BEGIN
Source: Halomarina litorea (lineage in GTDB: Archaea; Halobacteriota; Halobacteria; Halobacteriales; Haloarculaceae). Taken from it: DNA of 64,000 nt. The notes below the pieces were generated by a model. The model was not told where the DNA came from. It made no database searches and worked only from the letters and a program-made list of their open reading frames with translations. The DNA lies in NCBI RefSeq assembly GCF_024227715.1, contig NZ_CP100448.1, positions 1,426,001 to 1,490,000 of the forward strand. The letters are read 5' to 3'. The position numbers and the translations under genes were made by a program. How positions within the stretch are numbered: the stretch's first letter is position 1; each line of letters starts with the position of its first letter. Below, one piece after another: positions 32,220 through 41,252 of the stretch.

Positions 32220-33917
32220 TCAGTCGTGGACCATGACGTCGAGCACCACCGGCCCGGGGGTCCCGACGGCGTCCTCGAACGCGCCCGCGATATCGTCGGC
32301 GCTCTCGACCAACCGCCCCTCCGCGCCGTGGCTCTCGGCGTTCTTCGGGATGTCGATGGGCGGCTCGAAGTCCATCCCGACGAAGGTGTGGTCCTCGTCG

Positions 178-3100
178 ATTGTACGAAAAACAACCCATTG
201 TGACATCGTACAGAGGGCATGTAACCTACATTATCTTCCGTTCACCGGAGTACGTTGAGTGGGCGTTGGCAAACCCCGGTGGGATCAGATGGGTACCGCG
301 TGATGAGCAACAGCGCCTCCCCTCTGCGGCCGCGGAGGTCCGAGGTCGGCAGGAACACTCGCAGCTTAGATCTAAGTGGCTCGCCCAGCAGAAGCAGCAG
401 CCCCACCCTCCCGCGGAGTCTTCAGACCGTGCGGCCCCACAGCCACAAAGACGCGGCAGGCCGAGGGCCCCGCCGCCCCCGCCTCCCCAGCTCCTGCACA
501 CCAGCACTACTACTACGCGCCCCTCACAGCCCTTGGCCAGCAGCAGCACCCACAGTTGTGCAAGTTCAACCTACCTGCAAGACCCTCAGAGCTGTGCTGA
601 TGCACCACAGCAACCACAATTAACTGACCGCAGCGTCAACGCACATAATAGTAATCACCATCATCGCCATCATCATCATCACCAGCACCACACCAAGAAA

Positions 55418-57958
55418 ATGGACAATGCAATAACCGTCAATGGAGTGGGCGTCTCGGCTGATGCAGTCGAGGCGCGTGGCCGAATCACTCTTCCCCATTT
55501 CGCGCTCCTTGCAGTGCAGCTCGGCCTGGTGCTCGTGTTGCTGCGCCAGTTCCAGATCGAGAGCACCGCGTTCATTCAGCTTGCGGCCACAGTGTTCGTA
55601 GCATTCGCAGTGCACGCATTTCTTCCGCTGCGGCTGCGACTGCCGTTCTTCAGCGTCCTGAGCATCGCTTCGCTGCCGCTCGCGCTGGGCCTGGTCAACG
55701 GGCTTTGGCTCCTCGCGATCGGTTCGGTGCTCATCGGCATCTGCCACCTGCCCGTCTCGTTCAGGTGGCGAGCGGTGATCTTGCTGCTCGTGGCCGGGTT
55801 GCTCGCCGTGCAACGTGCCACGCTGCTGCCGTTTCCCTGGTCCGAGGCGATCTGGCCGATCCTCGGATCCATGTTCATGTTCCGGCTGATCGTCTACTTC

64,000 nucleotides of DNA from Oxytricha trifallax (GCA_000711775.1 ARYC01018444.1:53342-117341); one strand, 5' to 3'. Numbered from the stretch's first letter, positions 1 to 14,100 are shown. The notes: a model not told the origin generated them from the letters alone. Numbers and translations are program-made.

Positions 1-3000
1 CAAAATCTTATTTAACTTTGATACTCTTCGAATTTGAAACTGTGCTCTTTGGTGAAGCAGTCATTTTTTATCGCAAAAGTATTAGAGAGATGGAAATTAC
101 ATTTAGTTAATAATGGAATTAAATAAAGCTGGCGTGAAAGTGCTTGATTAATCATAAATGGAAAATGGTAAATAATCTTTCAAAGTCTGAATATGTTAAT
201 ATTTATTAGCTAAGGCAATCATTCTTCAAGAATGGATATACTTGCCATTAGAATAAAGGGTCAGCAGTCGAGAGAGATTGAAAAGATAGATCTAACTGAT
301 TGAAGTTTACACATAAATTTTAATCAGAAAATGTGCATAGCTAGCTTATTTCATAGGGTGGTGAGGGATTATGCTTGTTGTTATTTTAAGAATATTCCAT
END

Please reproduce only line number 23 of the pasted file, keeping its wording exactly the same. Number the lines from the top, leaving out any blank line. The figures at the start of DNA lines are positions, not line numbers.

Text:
301 TGAAGTTTACACATAAATTTTAATCAGAAAATGTGCATAGCTAGCTTATTTCATAGGGTGGTGAGGGATTATGCTTGTTGTTATTTTAAGAATATTCCAT